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Latest items for CLCC-LAW-1

June 26, 2018, 8:46 p.m.
Countries: Jamaica
Variables: CLCC-LAW-1

"Every person born in the country after August 5, 1962, is entitled to citizenship. Persons outside the country born to or adopted by one or more Jamaican parents, as well as those married to Jamaican spouses, can claim citizenship" (13).
June 25, 2018, 9 p.m.
Countries: Luxembourg
Variables: CLCC-LAW-1

"Citizenship is governed by the principle of descent, according to which a father or mother who is a citizen automatically conveys citizenship to offspring at birth" (8).
June 25, 2018, 8:57 p.m.
Countries: Switzerland
Variables: CLCC-LAW-1

"Citizenship derives from one’s parents; a single parent may convey citizenship" (17).
June 25, 2018, 8:56 p.m.
Countries: South Africa
Variables: CLCC-LAW-1

"The law provides for citizenship by birth (if at least one parent is a permanent resident or citizen), descent, and naturalization" (34).
June 3, 2018, 5:28 p.m.
Countries: Russia
Variables: CLCC-LAW-1

" By law citizenship derives from parents at birth or from birth within the country’s territory if the parents are unknown or if the child cannot claim the parents’ citizenship. Newborns generally were registered at the local civil registry office where the parents live. A parent must apply for registration within one month of the birth. Birth certificates were issued on the basis of the medical certificate of the hospital where a baby was born," (55).
May 29, 2018, 7:51 p.m.
Countries: Laos
Variables: CLCC-LAW-1

"Children born of one citizen parent acquire citizenship if born in the country or, when born outside the country’s territory, if one parent has a permanent in-country address" (21).
May 7, 2018, 2:02 p.m.
Countries: Liberia, Togo
Variables: CLCC-LAW-1

"Only two states in West Africa – Liberia and Togo – retain nationality laws that deny women the equal right to confer nationality on children, though governments in both countries have committed to address this discrimination in the law" (para 2).
May 7, 2018, 2:02 p.m.
Countries: Sierra Leone
Variables: CLCC-LAW-1

"The Global Campaign for Equal Nationality Rights joyfully welcomes the passage of Sierra Leone’s amended Citizenship Act, which now guarantees women and men the equal right to confer nationality on children...Prior to the July 5 reform, the Citizenship Act of 1973 (amended 2006), denied Sierra Leonean women the right to confer nationality on their children born abroad, a right reserved for men" (para 1-2).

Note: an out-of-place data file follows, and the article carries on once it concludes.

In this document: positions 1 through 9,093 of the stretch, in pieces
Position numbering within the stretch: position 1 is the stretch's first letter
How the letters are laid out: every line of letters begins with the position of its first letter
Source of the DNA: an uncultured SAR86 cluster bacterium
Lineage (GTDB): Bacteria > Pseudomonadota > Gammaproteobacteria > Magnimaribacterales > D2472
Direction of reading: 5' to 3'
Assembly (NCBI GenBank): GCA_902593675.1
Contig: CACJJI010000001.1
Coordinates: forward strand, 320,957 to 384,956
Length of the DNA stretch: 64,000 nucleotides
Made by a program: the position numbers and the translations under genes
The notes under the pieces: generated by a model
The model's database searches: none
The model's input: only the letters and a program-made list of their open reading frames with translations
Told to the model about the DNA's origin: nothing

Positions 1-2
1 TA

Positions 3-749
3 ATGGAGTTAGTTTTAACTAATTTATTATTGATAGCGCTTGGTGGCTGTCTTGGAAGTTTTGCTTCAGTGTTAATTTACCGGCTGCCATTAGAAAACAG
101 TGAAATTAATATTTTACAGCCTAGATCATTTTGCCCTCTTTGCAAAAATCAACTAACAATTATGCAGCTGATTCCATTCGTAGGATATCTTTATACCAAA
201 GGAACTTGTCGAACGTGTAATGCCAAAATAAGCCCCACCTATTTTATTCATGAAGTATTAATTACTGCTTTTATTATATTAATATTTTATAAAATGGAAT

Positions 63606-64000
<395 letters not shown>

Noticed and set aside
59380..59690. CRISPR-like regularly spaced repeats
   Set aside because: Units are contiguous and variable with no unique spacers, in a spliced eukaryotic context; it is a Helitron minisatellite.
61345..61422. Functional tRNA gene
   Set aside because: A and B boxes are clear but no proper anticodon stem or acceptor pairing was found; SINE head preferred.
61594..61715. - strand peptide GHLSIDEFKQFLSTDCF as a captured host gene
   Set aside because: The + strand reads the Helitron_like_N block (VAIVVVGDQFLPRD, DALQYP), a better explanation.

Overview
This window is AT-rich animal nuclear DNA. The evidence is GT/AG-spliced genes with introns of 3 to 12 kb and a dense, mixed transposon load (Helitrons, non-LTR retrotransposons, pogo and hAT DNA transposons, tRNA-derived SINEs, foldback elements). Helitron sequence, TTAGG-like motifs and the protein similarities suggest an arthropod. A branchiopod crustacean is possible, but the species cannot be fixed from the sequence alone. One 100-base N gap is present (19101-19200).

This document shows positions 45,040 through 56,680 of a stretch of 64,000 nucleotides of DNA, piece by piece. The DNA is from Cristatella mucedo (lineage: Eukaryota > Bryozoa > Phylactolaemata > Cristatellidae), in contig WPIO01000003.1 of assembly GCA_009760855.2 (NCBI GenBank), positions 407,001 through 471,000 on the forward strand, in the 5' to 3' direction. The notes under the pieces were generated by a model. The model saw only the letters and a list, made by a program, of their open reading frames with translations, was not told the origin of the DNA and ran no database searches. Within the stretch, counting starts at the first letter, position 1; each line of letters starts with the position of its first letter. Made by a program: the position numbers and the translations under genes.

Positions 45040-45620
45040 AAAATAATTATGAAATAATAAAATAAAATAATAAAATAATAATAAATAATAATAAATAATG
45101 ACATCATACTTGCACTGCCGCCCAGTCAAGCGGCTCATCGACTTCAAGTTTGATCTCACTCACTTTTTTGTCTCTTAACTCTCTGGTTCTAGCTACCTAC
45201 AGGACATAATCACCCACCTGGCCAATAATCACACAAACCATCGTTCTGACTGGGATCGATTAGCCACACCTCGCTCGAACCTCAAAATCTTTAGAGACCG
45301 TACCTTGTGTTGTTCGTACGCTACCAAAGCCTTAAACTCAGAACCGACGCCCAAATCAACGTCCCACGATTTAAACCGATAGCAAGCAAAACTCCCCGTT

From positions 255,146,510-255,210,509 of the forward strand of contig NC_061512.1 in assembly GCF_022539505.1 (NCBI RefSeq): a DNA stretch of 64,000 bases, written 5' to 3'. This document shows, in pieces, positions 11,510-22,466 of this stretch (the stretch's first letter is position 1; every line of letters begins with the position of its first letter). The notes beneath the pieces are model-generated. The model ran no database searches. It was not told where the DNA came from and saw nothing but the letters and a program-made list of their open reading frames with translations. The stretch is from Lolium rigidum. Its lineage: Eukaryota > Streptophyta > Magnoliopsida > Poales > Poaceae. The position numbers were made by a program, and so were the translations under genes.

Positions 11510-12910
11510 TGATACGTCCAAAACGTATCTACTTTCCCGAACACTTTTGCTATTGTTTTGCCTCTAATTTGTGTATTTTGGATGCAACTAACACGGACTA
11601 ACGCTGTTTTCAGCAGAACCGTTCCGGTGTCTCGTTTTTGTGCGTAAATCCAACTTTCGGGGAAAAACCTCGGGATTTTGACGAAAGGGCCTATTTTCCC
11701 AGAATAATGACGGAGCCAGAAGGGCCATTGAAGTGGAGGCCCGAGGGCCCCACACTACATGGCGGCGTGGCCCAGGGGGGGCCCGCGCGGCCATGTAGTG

May 7, 2018, 2:02 p.m.
Countries: Madagascar
Variables: CLCC-LAW-1

"Sierra Leone’s reform comes on the heels of two notable advances for gender equal nationality rights in 2017, including: the promulgation in January of Madagascar’s new nationality law, which guarantees women and men the equal right to confer nationality on children" (para 3).
May 7, 2018, 2:02 p.m.
Countries: United States
Variables: CLCC-LAW-1

"[In June 2017,] The United States Supreme Court...struck down a provision that denied unmarried fathers the right to pass citizenship to their children on an equal basis with mothers" (para 3).
April 25, 2018, 2:40 p.m.
Countries: Japan
Variables: CLCC-LAW-1

"The law grants citizenship at birth to a child of the following: a Japanese father who either is married to the child’s mother or recognizes his paternity, a Japanese mother, or a child born in the country to parents who are both unknown or are stateless" (16).
April 7, 2018, 11:16 a.m.
Countries: Brunei
Variables: CLCW-LAW-1, CLCC-LAW-1, MARR-PRACTICE-6

"The Committee notes with concern that a Bruneian woman who is married to a foreign national is required to submit an application under the Nationality Act in order to transmit her Bruneian citizenship to her children, while the children of a Bruneian father and a non-Bruneian mother automatically acquire such nationality. The Committee is also concerned that the foreign husband of a Bruneian woman and the foreign wife of a Bruneian man do not enjoy equal status when applying for permanent residence status" (Pg 7).
April 6, 2018, 10:56 a.m.
Countries: Kuwait
Variables: CLCC-LAW-1

"The State of Kuwait has been anxious to respect the rights of women and the equality of men and women in all areas of life and nothing shows this more than Amiri Decree no. 15 (1959, amended), on Kuwaiti nationality, which does not discriminate between men and women, as the following articles clearly indicate: 1) Article 1 stipulates: Original Kuwaitis are those persons who were settled in Kuwait prior to 1920 and who maintained their normal residence there until the date of the publication of this law. Ancestral residence shall be deemed complementary to the period of residence of descendants. A person is deemed to have maintained his normal residence...more